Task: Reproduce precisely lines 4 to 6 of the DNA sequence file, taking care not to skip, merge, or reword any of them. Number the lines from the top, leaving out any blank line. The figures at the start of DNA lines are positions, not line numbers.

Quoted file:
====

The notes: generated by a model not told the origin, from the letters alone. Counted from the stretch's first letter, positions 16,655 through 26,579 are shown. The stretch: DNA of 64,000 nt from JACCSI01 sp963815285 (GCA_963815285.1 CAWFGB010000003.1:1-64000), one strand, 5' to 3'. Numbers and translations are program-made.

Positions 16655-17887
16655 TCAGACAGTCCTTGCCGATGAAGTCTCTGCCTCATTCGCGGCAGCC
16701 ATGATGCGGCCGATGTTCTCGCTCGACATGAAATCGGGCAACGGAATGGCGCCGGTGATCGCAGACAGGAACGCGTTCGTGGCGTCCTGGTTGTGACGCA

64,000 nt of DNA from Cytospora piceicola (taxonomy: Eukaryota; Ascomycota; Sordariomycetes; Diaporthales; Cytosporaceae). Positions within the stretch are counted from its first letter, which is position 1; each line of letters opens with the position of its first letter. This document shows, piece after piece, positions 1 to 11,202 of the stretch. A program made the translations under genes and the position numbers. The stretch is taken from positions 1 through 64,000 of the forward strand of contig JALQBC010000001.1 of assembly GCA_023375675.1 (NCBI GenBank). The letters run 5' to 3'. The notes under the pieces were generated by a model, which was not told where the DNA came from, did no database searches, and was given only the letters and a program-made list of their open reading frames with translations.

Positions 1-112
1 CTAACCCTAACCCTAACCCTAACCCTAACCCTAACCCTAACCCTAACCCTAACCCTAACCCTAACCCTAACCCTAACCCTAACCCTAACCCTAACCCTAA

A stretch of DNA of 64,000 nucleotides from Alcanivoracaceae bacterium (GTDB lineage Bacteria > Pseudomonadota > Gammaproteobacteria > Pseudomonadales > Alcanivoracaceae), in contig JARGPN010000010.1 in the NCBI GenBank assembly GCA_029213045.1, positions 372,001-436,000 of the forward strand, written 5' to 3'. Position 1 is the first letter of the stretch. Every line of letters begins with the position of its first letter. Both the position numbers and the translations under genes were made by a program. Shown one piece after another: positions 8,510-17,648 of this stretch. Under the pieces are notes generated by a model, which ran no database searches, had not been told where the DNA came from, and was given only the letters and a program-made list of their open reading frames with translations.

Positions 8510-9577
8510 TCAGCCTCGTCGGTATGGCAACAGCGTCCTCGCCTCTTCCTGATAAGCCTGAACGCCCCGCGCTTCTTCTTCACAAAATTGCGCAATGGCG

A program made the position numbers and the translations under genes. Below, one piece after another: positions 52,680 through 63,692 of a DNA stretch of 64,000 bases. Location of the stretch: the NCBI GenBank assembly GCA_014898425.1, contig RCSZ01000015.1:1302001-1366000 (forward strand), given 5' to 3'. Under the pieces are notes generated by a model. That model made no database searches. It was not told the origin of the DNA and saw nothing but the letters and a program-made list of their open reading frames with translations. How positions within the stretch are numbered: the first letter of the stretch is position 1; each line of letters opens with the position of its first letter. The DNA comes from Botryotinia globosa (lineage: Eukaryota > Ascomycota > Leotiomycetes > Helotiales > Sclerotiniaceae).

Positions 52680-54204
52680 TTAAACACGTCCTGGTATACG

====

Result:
16701 ATGATGCGGCCGATGTTCTCGCTCGACATGAAATCGGGCAACGGAATGGCGCCGGTGATCGCAGACAGGAACGCGTTCGTGGCGTCCTGGTTGTGACGCA

64,000 nt of DNA from Cytospora piceicola (taxonomy: Eukaryota; Ascomycota; Sordariomycetes; Diaporthales; Cytosporaceae). Positions within the stretch are counted from its first letter, which is position 1; each line of letters opens with the position of its first letter. This document shows, piece after piece, positions 1 to 11,202 of the stretch. A program made the translations under genes and the position numbers. The stretch is taken from positions 1 through 64,000 of the forward strand of contig JALQBC010000001.1 of assembly GCA_023375675.1 (NCBI GenBank). The letters run 5' to 3'. The notes under the pieces were generated by a model, which was not told where the DNA came from, did no database searches, and was given only the letters and a program-made list of their open reading frames with translations.

Positions 1-112